Morocco is a fascinating country in North Africa. An Islamic nation with a population made up of Arabs and Berbers who coexist happily side by side, Morocco offers a blend of culture, historical sites, lovely beaches, soaring mountains, arid deserts, terrific bartering in colourful markets, delicious cuisine, and more. Whilst many visitors head to the well-known tourist hotspots like Marrakech, Essaouira, Agadir, Casablanca, Tangiers, and Fes, there are lots of cool spots that lie just a little bit beyond the typical tried-and-trodden tourist track. Most are easy to reach by public transport so, if you have the time, venture somewhere different to the masses when exploring Morocco. Here are five great places to inspire you:
1. El Jadida
El Jadida is located along Morocco’s Atlantic Coast. It is well connected by bus and minivan from nearby towns and cities; a bus ride from Casablanca takes around one hour, and the journey from Marrakech is about three hours. It’s a very popular summer destination for Moroccans. Boasting long stretches of sandy beaches, head out of the main centre for some of the quietest spots.
An old Portuguese settlement, take time to explore the UNESCO-listed remains of the Mazagan Fortress. The architecture makes you feel as though you are in Europe as opposed to Africa, and the coastal views from high up on the walls are fantastic. Exploring the walls will take around an hour. You can descend into the old water cisterns too, open each day from 9 am to 1 pm, and again from 3 pm to 5 pm. Admission is just 10 MAD (approximately 1 USD). Plan to spend about 30 minutes inside.
2. El Jebha
El Jebha is in the north of Morocco, along the Mediterranean Coast. A small port town at the bottom of the Rif Mountains, the easiest way to get to El Jebha is along the coast road. Buses and minivans serve the town; Chefchaouen is around an hour away by bus. Stroll around the lively working harbour and watch people mending fishing nets and small boats and carting the day’s haul from the boats. Seafood is, unsurprisingly, common in the local restaurants. Take a boat trip around the curved bay, go hiking in the mountains, relax on quiet beaches, and immerse yourself in local life.
Demnate is located in the foothills of the High Atlas Mountains. You can reach the city in around an hour by bus or minivan from Marrakech. Traditionally a Berber community, the small medina (walled heart of the old city) is a good place to start to see the local way of life.
Demnate is one of southern Morocco’s oldest cities and is also surrounded by some of the most stunning scenery. The nearby mountains offer terrific hiking opportunities and a highlight is a visit to Imi n'Ifri, a natural stone arch in a scenic gorge. Admission is free and you can walk down and through the small cave, passing under the arch to come out at the other side. It is a conservation area for birds too. You can also visit prehistoric dinosaur tracks at Iwaridene, an otherwise unremarkable area in the mountains.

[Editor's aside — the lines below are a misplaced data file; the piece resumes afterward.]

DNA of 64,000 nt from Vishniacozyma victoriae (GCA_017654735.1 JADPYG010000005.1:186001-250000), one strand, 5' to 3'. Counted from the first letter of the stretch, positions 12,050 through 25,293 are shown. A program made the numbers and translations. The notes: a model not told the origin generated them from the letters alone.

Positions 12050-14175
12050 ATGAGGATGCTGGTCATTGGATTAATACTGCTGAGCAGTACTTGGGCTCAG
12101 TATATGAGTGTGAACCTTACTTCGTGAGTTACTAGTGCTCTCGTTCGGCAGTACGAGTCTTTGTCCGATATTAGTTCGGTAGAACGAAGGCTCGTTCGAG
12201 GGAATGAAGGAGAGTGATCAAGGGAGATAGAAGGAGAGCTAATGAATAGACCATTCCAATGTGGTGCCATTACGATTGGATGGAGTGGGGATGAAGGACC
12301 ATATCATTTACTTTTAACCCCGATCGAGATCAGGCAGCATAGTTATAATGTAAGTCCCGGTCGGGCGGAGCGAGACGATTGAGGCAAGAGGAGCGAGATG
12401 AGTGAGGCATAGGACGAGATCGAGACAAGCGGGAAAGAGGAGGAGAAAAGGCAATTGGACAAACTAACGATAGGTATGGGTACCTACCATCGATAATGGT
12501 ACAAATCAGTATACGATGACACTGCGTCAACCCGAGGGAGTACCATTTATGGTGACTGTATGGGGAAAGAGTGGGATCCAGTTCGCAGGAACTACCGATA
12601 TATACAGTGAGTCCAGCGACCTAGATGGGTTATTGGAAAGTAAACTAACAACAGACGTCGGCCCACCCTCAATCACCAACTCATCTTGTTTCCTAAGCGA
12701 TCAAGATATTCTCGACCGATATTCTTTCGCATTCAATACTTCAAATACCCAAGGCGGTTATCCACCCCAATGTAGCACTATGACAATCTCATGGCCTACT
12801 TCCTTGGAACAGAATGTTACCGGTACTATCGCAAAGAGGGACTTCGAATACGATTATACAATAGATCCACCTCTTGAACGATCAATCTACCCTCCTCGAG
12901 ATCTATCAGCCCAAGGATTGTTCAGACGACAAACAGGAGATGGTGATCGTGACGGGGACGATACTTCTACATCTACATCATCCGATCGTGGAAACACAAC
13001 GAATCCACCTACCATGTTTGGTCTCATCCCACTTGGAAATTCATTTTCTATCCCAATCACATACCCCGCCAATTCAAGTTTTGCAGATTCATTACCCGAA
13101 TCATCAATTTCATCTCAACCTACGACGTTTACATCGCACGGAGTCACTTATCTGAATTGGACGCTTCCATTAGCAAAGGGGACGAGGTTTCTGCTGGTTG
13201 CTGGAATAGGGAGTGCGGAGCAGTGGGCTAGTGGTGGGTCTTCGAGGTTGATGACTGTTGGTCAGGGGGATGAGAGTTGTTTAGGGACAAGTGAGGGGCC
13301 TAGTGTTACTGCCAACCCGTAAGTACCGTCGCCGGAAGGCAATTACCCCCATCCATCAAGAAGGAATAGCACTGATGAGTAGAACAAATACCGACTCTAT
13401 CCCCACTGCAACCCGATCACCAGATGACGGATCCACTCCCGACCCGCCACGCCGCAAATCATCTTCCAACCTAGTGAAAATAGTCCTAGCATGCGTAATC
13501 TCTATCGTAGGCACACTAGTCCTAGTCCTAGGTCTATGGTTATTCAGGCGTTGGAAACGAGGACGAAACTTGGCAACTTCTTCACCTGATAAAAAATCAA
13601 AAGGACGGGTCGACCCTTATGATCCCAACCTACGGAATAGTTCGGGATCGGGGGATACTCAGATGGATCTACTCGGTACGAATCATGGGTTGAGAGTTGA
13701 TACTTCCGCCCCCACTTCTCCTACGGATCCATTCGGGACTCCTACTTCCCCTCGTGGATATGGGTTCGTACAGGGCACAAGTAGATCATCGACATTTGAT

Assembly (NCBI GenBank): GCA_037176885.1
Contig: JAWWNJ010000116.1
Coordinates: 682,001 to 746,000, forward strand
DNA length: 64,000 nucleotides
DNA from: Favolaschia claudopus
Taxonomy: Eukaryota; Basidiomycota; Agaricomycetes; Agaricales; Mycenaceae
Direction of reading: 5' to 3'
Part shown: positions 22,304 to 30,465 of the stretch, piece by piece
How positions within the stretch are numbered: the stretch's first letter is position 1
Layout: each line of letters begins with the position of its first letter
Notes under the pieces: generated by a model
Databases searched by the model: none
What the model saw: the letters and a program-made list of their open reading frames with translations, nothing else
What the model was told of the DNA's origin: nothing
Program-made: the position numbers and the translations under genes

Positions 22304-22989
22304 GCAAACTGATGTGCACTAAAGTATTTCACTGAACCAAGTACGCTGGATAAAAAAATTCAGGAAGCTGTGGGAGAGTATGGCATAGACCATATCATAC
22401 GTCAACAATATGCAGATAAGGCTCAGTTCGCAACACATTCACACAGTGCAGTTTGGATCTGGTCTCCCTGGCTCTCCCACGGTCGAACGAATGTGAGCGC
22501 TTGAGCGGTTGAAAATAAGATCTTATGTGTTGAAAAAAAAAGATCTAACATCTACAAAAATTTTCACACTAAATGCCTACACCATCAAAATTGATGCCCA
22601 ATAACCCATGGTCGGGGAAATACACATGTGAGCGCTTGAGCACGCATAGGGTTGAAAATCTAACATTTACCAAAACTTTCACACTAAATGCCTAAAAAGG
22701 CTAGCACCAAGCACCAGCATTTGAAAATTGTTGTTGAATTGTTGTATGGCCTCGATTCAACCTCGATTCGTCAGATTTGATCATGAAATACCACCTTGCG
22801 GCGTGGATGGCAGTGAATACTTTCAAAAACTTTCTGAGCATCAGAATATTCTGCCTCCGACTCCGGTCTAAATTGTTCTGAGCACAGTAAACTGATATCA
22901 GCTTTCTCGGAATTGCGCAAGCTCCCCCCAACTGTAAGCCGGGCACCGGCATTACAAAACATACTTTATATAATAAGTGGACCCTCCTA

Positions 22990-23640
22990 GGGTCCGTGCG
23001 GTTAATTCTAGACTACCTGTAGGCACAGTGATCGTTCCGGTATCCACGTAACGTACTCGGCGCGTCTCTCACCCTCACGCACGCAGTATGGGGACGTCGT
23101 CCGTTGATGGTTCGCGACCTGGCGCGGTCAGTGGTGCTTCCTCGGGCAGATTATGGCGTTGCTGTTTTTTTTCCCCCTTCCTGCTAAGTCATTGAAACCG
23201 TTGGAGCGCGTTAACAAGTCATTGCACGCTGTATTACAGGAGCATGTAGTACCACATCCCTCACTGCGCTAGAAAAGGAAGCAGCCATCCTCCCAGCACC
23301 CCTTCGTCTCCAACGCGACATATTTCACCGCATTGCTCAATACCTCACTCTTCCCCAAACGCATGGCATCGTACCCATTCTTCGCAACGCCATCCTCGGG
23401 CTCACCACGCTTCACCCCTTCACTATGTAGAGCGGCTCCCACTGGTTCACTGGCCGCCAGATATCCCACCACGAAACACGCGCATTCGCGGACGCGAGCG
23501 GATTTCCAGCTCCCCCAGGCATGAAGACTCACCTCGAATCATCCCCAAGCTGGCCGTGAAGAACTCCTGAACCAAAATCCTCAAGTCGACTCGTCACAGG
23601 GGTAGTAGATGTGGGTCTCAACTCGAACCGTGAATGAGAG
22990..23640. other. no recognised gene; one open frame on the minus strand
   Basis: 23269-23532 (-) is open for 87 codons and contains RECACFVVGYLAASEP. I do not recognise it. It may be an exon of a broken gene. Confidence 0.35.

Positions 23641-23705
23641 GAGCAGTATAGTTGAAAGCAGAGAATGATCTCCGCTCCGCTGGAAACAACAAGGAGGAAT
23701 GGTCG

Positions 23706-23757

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4. Moulay Idriss
Named after a former Moroccan king and the first Arab to arrive in Morocco, Moulay Idriss is an important place of pilgrimage for Moroccans. The remains of the late king are entombed in the Mausoleum of Moulay Idriss I. Although non-Muslims are not allowed in the mosque, you can admire the building from the outside. It is rather unusual as it is the only mosque in the whole country to have a circular minaret. The maze-like streets of the old medina are worth a short stroll. Moulay Idriss is close to Fes and Meknes; it’s around 20 minutes by bus from Meknes and about an hour from Fes.
Larache is around an hour by bus from Tangiers. Located south of Tangiers on the Atlantic Coast, it is a former Spanish city and fairly popular with holiday-making Moroccans. The white medina makes for a pleasant stroll, the peaceful Jardin de Lions is a nice park to sit and relax for a while, and the beach is just a short walk from the city centre. The highlight of Larache is, however, the long painted wall that runs through the heart of the city. Colourful scenes of forests, inviting doorways, flowers, and buildings line the street. There are also paintings that seek to teach social and moral messages, such as not littering, avoiding excess alcohol, and not smoking.
Other lesser-visited spots to enjoy in Morocco
Although especially popular with Spanish tourists, few other international tourists visit Azila, a charming coastal city with a nice beach, an old medina, and attractive street art. Safi is known for sardines and ceramics and is home to an old Portuguese fortress, Settat has a particularly good golf course and race track, and Ifrane, nicknamed the Switzerland of Morocco, has alpine-esque homes and a colder climate than other parts of the country. Step off the beaten track in Morocco; a world of wonder awaits!
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